• We’ve improved clarity, transparency and control for users. For example, the Exposure Notifications settings on Android now include a simple on/off toggle at the top of the page. In addition, users will also see a periodic reminder if ENS is turned on.

Technical guidance and transparency

We’ve heard feedback that public health authorities and developers want more technical guidance about how ENS works. In response, we’ve published the following resources over the last few weeks:

  • Reference verification server to help guide public health authorities in building a server that allows verification of test results when users report themselves as positive for COVID-19.

  • Implementation code showing how the Exposure Notification API works underneath the hood.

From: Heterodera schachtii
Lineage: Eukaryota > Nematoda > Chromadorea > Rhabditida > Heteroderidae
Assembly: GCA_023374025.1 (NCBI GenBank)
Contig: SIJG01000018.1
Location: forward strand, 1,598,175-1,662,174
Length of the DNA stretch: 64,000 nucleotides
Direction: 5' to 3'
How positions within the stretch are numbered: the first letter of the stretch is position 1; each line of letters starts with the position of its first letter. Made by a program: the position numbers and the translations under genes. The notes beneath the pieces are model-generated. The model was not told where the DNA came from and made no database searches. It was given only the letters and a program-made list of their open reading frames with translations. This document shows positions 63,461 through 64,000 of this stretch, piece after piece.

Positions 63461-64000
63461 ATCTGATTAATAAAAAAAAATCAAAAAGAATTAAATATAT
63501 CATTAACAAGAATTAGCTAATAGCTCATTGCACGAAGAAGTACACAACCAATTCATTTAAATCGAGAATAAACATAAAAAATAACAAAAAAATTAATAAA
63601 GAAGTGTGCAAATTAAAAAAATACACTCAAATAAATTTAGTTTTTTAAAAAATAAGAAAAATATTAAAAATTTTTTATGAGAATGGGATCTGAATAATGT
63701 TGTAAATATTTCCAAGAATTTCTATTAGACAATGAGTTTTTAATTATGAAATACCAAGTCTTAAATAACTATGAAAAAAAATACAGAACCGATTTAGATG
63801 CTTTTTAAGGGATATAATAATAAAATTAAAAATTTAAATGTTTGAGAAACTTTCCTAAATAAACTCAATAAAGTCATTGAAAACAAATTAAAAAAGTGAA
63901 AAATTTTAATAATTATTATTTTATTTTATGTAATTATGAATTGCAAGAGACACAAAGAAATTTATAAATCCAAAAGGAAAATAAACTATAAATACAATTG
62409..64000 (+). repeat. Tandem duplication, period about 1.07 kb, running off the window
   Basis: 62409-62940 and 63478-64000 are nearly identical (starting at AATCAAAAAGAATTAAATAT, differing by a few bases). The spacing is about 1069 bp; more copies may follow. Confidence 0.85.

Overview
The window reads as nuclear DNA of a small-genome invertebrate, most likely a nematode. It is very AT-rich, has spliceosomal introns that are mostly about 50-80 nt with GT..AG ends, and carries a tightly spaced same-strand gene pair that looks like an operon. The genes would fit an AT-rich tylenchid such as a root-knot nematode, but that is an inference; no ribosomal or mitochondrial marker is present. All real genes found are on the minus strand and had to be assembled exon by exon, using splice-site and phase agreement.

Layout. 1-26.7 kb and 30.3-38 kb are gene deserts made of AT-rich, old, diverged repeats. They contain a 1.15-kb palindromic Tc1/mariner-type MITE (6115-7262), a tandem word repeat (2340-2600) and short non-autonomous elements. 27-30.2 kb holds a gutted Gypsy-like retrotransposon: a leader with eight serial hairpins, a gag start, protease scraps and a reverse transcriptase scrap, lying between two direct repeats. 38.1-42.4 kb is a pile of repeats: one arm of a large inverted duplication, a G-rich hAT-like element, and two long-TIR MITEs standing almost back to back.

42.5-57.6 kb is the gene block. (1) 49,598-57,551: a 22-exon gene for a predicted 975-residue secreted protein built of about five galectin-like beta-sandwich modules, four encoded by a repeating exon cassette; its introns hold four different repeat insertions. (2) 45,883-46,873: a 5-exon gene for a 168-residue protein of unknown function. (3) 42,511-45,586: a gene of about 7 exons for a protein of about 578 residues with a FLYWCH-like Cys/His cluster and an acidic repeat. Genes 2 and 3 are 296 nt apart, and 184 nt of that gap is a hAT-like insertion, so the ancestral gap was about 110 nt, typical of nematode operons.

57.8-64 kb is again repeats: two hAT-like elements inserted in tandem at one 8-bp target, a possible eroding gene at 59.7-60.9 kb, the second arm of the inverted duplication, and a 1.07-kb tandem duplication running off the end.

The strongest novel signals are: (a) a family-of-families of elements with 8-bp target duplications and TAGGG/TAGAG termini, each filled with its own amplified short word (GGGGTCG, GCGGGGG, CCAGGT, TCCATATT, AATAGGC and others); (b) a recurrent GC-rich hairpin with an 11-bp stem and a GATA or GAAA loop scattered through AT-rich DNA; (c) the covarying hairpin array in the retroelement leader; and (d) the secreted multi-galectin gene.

• Telemetry design explaining what de-identified diagnostics data is collected to ensure that ENS is functioning properly and securely.

Additional technical resources will be publicly shared as we continue to improve ENS.

Education and privacy protections 

The Exposure Notifications website has more information about ENS, and offers educational and technical resources, as well as the latest updates. 

As a quick reminder, here are some of the core privacy protections that were built into ENS: 

  • You decide whether you want to use Exposure Notifications—it’s off unless you turn it on.

  • ENS doesn’t use location data from your device.

  • Your identity is not shared with Google, Apple or other users.

  • Only public health authorities can use this system.

Finally, we’ve received questions about why your Android device location setting has to be turned on if you want to use an Exposure Notification app. We want to explain why this particular setting needs to be on, and how you can control your location settings on Android.